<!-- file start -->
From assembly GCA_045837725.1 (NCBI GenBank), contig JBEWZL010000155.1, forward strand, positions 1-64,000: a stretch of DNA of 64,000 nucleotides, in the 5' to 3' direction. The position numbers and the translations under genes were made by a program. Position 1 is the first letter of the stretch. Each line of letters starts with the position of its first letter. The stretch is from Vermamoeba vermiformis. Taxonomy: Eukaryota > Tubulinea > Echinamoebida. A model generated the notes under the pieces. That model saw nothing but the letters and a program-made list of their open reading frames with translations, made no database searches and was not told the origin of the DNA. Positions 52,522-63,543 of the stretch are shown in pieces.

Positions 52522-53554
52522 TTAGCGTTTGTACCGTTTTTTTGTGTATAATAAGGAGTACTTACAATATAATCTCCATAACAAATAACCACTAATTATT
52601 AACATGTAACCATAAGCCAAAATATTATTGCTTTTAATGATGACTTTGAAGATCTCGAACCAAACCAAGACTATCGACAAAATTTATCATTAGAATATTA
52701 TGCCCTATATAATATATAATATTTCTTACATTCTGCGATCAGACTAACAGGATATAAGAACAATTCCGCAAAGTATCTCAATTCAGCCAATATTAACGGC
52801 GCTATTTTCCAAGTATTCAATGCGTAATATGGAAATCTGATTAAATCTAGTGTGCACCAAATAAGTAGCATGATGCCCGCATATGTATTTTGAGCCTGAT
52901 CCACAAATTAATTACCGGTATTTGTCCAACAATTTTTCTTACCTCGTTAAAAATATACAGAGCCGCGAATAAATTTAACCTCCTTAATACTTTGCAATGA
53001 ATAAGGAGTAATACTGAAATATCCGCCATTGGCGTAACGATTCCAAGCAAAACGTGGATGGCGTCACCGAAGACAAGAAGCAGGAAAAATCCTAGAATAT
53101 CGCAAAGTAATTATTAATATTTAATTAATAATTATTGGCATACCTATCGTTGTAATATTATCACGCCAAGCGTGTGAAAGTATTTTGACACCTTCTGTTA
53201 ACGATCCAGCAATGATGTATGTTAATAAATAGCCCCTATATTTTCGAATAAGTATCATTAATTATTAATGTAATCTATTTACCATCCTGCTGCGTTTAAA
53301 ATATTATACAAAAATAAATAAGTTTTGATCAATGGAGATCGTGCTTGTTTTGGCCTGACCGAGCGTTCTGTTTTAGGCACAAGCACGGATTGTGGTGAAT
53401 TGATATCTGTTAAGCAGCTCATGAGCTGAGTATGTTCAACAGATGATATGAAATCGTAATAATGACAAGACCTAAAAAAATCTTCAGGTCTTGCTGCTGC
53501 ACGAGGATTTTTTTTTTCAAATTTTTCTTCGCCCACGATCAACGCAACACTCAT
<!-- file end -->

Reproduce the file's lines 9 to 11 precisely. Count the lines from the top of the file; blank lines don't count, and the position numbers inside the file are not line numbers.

53101 CGCAAAGTAATTATTAATATTTAATTAATAATTATTGGCATACCTATCGTTGTAATATTATCACGCCAAGCGTGTGAAAGTATTTTGACACCTTCTGTTA
53201 ACGATCCAGCAATGATGTATGTTAATAAATAGCCCCTATATTTTCGAATAAGTATCATTAATTATTAATGTAATCTATTTACCATCCTGCTGCGTTTAAA
53301 ATATTATACAAAAATAAATAAGTTTTGATCAATGGAGATCGTGCTTGTTTTGGCCTGACCGAGCGTTCTGTTTTAGGCACAAGCACGGATTGTGGTGAAT